As mentioned previously, I’d like to discuss the educational paths available to the individual wishing to enter the game industry. In the past, education supporting the game industry was available through other fields—e.g., computer science or fine art—and much needed to be learned on the job. However, as specific knowledge in the all of the fields I’ve described multiplied, there arose a need for passing this wealth of knowledge to new individuals. Academia has stepped in to fill this need and to prepare the prospective student by offering various game degrees. This has become vital to someone wishing to enter the industry. The game industry is a “sexy” industry (would you rather write games or sell pork bellies?). Although the industry is huge, and there are thousands of new hires every year, the very sexiness of the industry creates more people wanting jobs than job openings. This makes for a very competitive process and having a game degree puts an individual at the front of the pack.

But I also pointed out that academia has only recently stepped in to provide students with this education. Which means academia is being forced to learn quickly, as well. To my knowledge, some of the professions I have described so far are not even being taught at any college or University yet. This puts a bit more responsibility on students to manage their own careers and design their academic path to prepare themselves for the specific career they wish to follow (if you are a student, remember this: you are hiring the school to provide you an education, so, like any purchase, make sure you are getting your money’s worth!). One of the purposes of this article was to help in understanding possible goals and paths that might lead to a specific career.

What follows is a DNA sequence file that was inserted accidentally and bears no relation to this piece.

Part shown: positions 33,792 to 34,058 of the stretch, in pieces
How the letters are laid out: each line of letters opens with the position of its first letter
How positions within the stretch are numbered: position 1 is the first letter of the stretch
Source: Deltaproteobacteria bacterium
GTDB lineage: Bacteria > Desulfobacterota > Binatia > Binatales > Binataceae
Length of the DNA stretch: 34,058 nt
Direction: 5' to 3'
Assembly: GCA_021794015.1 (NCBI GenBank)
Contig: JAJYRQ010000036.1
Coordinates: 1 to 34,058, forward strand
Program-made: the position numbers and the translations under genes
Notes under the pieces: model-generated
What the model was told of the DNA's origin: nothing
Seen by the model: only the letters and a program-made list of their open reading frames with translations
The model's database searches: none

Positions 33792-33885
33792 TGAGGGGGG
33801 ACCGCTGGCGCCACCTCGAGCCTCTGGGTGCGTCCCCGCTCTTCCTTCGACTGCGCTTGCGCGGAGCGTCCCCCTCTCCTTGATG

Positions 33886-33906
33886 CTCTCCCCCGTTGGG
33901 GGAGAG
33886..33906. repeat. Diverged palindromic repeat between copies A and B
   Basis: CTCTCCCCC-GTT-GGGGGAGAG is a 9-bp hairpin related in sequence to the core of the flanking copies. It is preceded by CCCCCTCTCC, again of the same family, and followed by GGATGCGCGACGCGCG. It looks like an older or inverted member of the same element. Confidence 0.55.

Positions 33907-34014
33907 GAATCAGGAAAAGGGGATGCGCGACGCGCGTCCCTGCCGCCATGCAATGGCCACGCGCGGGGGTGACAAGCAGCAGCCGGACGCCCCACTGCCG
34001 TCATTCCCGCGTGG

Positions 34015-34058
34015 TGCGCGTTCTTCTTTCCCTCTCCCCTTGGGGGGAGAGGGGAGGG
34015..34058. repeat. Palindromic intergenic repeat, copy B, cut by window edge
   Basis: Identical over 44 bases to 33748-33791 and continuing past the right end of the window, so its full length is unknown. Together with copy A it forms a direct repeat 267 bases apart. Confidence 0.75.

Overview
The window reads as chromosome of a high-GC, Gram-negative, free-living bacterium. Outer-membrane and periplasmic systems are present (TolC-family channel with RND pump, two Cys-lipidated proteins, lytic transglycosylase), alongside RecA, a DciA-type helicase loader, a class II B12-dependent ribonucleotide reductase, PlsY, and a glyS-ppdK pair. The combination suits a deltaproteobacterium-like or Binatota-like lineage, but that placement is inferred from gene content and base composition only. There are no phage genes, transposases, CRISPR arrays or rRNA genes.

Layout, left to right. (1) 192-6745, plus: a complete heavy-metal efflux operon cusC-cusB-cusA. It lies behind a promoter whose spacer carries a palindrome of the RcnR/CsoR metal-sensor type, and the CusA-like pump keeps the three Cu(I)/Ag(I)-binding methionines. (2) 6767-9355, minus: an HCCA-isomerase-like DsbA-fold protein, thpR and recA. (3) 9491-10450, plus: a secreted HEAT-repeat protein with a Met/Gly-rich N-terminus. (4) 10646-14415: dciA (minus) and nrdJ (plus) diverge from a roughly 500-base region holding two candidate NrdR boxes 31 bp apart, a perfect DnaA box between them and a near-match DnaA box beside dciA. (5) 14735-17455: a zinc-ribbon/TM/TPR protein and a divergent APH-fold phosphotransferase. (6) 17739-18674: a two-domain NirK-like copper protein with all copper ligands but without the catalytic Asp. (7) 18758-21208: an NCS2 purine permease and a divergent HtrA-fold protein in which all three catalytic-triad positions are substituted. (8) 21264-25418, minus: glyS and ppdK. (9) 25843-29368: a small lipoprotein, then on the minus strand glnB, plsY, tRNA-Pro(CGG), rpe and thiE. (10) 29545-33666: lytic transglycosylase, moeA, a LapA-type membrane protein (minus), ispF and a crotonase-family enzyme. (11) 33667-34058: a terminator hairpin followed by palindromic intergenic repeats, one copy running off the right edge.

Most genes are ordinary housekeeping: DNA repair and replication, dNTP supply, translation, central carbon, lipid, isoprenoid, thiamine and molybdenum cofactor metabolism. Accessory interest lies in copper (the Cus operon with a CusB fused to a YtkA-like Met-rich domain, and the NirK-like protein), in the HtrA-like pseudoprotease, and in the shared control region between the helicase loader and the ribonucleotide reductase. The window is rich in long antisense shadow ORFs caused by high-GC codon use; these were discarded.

It was not my intention of writing this article to describe every job and career path possible in the computer game industry, but instead to give the readers a broad sweep of the possibilities that are available for someone who wants to enter this exciting industry. I hope that I have given you a little feel for this diversity.



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About the Author(s)

Mark Baldwin


Mark Baldwin is a long time computer game designer, developer, and manager. He received his Bachelors and Masters in Engineering from Purdue University. His first published computer game was in 1982, and after several more games, Mark left aerospace to start creating computer games full time in 1987. Since then he has written, programmed, designed, directed, and/or produced over 30 commercial computer games and has won numerous awards including “Game of the Year”. He also founded several game development companies including Quantum Quality Productions and White Wolf Production. Mark is currently teaching computer game design and development for several schools, as well as providing consulting services on computer game design, development, and management.